Wilson's offensive production hasn't been good in his first 149 NHL games (seven goals, 20 assists), but he still has the potential to be better. Wilson, 21, is already a contributor in the penalty minutes category (his 323 PIMs over the past two seasons are third most in the NHL) and needs to work on his offensive game, which coach Barry Trotz believes to exist. "I think he's got a great upside, but at the same time, I don't see him as a fourth line winger for the Washington Capitals. To me, he's better than that," Trotz told the Washington Post in May. Wilson found himself in the press box or on the fourth line quite often last season, but if he can find a stable lineup position somewhere among the top nine forwards, he could develop into a true fantasy sleeper capable of 15 goals, 35 points and 150-plus penalty minutes. Even without the lineup stability, his PIM totals makes him a fine gamble with your last pick on draft day.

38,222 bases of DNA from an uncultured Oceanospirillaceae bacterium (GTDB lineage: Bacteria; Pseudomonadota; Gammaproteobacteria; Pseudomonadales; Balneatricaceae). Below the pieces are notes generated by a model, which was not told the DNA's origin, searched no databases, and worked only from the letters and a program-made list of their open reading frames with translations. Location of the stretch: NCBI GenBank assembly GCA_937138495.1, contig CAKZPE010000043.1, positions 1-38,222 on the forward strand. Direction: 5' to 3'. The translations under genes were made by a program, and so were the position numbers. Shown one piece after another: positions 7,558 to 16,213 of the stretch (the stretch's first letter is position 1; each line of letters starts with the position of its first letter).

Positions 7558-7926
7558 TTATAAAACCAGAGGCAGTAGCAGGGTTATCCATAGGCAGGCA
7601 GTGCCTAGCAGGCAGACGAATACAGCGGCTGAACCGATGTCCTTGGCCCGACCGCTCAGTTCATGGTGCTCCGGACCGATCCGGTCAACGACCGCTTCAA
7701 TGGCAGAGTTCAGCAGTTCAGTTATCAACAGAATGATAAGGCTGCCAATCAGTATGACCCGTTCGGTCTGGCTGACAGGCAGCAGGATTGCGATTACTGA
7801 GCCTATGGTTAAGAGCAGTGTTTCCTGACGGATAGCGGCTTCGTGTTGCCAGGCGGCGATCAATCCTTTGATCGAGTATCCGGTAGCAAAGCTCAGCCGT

Goalie outlook: Braden Holtby and Philipp Grubauer

Holtby saw his statistics improve dramatically from 2013-14 to last season, finishing with a career-high 41 wins and his best goals-against average (2.22) and save percentage (.923) since becoming a starting goalie for the Capitals. His nine shutouts were second most in the NHL and he led the League with 72 starts during the regular season before appearing in 13 postseason games, proving to be a true workhorse en route to a career year. But will that workload catch up to Holtby in 2015-16? The Capitals have a tremendous team in front of him and he should be capable of repeating numbers close to last season's GAA and save percentage. With the 23-year-old Grubauer expected to serve as Holtby's backup, I'm not so sure Trotz will let Holtby start as many games as he did last season. Justin Peters was supposed to be Holtby's backup last season, but Peters struggled immensely and was never really trusted by Trotz and his staff. Despite limited NHL action (20 career games), Grubauer has upside and seems to be a perfect fit as Holtby's understudy. Regardless, I expect Holtby to be among the leaders in goalie starts. Last season, he ranked 16th among all players in Yahoo leagues and third among goalies. I have him ranked 31st among all players and fifth at his position this offseason. Holtby, who could compete for the Vezina Trophy, should be off the board before the end of the third round.